1. Development of a High Accuracy Angular Measurement System for Langley Research Center Hypersonic Wind Tunnel Facilities

    NASA Technical Reports Server (NTRS)

    Newman, Brett; Yu, Si-bok; Rhew, Ray D. (Technical Monitor)

    2003-01-01

    Modern experimental and test activities demand innovative and adaptable procedures to maximize data content and quality while working within severely constrained budgetary and facility resource environments. This report describes development of a high accuracy angular measurement capability for NASA Langley Research Center hypersonic wind tunnel facilities to overcome these deficiencies. Specifically, utilization of micro-electro-mechanical sensors including accelerometers and gyros, coupled with software driven data acquisition hardware, integrated within a prototype measurement system, is considered. Development methodology addresses basic design requirements formulated from wind tunnel facility constraints and current operating procedures, as well as engineering and scientific test objectives. Description of the analytical framework governing relationships between time dependent multi-axis acceleration and angular rate sensor data and the desired three dimensional Eulerian angular state of the test model is given. Calibration procedures for identifying and estimating critical parameters in the sensor hardware is also addressed.

  2. High-accuracy direct ZT and intrinsic properties measurement of thermoelectric couple devices.

    PubMed

    Kraemer, D; Chen, G

    2014-04-01

    Advances in thermoelectric materials in recent years have led to significant improvements in thermoelectric device performance and thus, give rise to many new potential applications. In order to optimize a thermoelectric device for specific applications and to accurately predict its performance ideally the material's figure of merit ZT as well as the individual intrinsic properties (Seebeck coefficient, electrical resistivity, and thermal conductivity) should be known with high accuracy. For that matter, we developed two experimental methods in which the first directly obtains the ZT and the second directly measures the individual intrinsic leg properties of the same p/n-type thermoelectric couple device. This has the advantage that all material properties are measured in the same sample direction after the thermoelectric legs have been mounted in the final device. Therefore, possible effects from crystal anisotropy and from the device fabrication process are accounted for. The Seebeck coefficients, electrical resistivities, and thermal conductivities are measured with differential methods to minimize measurement uncertainties to below 3%. The thermoelectric couple ZT is directly measured with a differential Harman method which is in excellent agreement with the calculated ZT from the individual leg properties. The errors in both the directly measured and calculated thermoelectric couple ZT are below 5% which is significantly lower than typical uncertainties using commercial methods. Thus, the developed technique is ideal for characterizing assembled couple devices and individual thermoelectric materials and enables accurate device optimization and performance predictions. We demonstrate the methods by measuring a p/n-type thermoelectric couple device assembled from commercial bulk thermoelectric Bi2Te3 elements in the temperature range of 30 °C-150 °C and discuss the performance of the couple thermoelectric generator in terms of its efficiency and materials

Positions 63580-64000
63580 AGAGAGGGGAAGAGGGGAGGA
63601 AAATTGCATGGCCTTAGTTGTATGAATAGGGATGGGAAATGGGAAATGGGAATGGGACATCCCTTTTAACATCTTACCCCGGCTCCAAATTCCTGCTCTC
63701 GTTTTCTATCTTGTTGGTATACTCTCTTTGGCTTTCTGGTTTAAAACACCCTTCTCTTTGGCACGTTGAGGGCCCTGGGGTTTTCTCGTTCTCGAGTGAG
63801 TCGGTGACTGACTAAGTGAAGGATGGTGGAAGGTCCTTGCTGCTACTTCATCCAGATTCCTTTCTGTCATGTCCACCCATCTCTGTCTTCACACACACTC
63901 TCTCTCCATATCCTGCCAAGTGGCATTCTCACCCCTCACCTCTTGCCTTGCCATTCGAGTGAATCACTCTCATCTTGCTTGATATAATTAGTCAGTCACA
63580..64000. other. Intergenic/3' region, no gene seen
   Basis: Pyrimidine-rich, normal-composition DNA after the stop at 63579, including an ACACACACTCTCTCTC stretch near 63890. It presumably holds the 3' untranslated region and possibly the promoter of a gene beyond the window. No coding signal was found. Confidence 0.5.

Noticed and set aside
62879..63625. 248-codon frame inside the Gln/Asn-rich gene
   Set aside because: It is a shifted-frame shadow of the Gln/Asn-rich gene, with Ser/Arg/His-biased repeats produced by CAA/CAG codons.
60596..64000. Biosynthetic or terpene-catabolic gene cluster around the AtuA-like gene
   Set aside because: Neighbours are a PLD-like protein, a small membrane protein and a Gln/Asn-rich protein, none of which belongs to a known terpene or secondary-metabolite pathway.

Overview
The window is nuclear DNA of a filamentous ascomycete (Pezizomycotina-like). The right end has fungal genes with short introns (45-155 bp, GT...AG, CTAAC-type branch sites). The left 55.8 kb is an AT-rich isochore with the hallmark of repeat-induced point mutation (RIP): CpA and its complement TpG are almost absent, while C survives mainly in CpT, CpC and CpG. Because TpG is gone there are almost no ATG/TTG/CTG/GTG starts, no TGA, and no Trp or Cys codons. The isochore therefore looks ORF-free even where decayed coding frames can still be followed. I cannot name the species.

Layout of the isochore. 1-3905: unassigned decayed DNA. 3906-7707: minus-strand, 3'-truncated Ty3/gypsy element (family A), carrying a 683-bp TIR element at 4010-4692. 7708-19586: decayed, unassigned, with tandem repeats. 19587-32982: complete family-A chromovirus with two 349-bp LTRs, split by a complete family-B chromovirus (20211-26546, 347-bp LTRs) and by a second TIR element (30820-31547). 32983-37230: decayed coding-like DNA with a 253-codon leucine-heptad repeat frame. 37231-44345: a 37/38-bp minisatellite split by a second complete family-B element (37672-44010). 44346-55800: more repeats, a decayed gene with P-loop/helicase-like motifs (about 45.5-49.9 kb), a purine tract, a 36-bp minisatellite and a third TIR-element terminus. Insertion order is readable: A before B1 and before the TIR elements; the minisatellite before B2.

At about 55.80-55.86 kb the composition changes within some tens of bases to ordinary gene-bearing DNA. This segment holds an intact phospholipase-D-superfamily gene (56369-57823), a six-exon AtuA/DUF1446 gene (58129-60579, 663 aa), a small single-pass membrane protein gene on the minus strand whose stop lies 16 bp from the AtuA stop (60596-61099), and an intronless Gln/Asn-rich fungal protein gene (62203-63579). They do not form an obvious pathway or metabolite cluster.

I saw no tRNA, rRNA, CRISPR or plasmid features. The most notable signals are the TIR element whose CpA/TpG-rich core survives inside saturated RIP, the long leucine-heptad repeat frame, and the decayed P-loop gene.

3. Considerations for high accuracy radiation efficiency measurements for the Solar Power Satellite (SPS) subarrays

    NASA Technical Reports Server (NTRS)

    Kozakoff, D. J.; Schuchardt, J. M.; Ryan, C. E.

    1980-01-01

    The relatively large apertures to be used in SPS, small half-power beamwidths, and the desire to accurately quantify antenna performance dictate the requirement for specialized measurements techniques. Objectives include the following: (1) For 10-meter square subarray panels, quantify considerations for measuring power in the transmit beam and radiation efficiency to + or - 1 percent (+ or - 0.04 dB) accuracy. (2) Evaluate measurement performance potential of far-field elevated and ground reflection ranges and near-field techniques. (3) Identify the state-of-the-art of critical components and/or unique facilities required. (4) Perform relative cost, complexity and performance tradeoffs for techniques capable of achieving accuracy objectives. the precision required by the techniques discussed below are not obtained by current methods which are capable of + or - 10 percent (+ or - dB) performance. In virtually every area associated with these planned measurements, advances in state-of-the-art are required.

  4. High-Accuracy Measurements of the Centre of Gravity of Avalanches in Proportional Chambers

    DOE R&D Accomplishments Database

    Charpak, G.; Jeavons, A.; Sauli, F.; Stubbs, R.

    1973-09-24

    In a multiwire proportional chamber the avalanches occur close to the anode wires. The motion of the positive ions in the large electric fields at the vicinity of the wires induces fast-rising positive pulses on the surrounding electrodes. Different methods have been developed in order to determine the position of the centre of the avalanches. In the method we describe, the centre of gravity of the pulse distribution is measured directly. It seems to lead to an accuracy which is limited only by the stability of the spatial distribution of the avalanches generated by the process being measured.